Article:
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How do you exercise your visitation rights if the other parent is denying access to your child?

The most important thing you can do in any divorce or paternity action where the other parent is denying you access to your child is to document the denial of visitation. Keep a record of all instances where the other parent has denied you access to your child. Include the date, time, and details of what happened. This documentation helps preparing your case and may even be used as evidence in court.

You may need to take legal action to enforce your visitation rights. Options available to you in Florida include:

1. File a motion to clarify or enforce visitation. You can file a motion to clarify or enforce visitation with the court. This motion asks the court to clarify any allegedly ambiguous visitation orders, and admonish the parties to comply with the visitation schedule.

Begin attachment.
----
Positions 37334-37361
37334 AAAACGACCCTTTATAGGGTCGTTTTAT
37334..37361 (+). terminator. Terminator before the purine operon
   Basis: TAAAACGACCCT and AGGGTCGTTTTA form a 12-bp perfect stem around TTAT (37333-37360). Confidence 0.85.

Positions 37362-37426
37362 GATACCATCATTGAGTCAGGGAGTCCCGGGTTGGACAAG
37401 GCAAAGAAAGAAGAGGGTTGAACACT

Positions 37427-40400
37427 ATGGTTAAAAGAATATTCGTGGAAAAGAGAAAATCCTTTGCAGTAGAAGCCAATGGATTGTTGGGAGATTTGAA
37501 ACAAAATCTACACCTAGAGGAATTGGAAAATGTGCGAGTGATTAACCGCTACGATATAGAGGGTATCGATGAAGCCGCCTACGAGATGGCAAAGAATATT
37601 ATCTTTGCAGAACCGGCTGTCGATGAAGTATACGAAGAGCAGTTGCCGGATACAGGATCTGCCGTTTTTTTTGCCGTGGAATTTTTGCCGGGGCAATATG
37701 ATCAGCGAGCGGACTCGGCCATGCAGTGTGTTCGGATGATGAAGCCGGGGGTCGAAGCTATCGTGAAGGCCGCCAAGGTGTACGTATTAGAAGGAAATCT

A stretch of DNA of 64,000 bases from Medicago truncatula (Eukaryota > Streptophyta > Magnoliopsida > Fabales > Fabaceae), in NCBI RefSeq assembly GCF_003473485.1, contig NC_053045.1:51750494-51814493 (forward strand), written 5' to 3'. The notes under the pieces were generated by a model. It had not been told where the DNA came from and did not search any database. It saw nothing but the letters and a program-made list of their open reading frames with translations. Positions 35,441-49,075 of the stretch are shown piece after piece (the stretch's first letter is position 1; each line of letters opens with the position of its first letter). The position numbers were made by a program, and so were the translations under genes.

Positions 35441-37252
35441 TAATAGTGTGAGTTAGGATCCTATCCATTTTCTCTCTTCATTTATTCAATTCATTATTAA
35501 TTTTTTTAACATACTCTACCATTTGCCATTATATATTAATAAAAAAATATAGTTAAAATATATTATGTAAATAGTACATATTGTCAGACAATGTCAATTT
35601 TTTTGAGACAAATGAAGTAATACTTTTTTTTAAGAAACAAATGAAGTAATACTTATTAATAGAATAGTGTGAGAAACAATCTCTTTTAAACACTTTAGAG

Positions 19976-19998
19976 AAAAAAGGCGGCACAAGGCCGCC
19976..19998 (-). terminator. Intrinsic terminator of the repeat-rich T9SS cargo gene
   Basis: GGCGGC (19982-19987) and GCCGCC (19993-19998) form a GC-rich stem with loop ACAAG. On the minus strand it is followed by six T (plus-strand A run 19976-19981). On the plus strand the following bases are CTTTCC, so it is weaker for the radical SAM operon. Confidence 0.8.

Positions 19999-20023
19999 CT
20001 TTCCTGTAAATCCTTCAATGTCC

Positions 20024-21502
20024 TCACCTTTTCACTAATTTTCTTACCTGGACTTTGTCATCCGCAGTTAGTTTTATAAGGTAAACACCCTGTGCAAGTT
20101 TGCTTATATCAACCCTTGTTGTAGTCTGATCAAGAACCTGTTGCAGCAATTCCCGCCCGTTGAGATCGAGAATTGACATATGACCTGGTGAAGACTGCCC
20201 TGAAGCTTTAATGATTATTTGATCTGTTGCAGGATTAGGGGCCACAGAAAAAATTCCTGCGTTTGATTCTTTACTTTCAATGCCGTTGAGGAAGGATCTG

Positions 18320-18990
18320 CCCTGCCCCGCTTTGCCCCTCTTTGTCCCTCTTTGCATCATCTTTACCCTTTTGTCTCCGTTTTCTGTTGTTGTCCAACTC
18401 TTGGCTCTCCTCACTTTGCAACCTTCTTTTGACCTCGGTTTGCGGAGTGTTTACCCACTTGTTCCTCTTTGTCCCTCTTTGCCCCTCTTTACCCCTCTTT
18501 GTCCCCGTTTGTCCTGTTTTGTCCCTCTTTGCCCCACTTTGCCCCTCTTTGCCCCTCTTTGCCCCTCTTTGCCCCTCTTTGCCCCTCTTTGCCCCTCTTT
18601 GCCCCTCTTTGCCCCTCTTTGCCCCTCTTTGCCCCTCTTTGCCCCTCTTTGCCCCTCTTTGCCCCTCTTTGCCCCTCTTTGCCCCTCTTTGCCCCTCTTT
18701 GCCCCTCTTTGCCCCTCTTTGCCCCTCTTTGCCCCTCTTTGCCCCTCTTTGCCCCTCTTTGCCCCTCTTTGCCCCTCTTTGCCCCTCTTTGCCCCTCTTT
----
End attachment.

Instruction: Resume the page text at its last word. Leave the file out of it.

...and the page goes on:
2. File a motion for contempt. If the other parent continues to deny you access to your child, you may need to file a motion for contempt and attend a hearing to show the court that the other parent is willfully disobeying the court order.

3. Consider hiring an attorney. If you are having difficulty exercising your visitation rights, you may want to consider hiring an attorney. An attorney can help you navigate the legal process and represent you in court.

It’s important to note that visitation rights are separate from child support obligations. Even if the other parent is denying you access to your child, you are still obligated to pay child support if it is ordered by the court.

Michael DeVoe is a divorce attorney in Orlando, Florida practicing contested divorce, uncontested divorce, timesharing, visitation, custody, paternity, child support, injunctions, and other family law cases.

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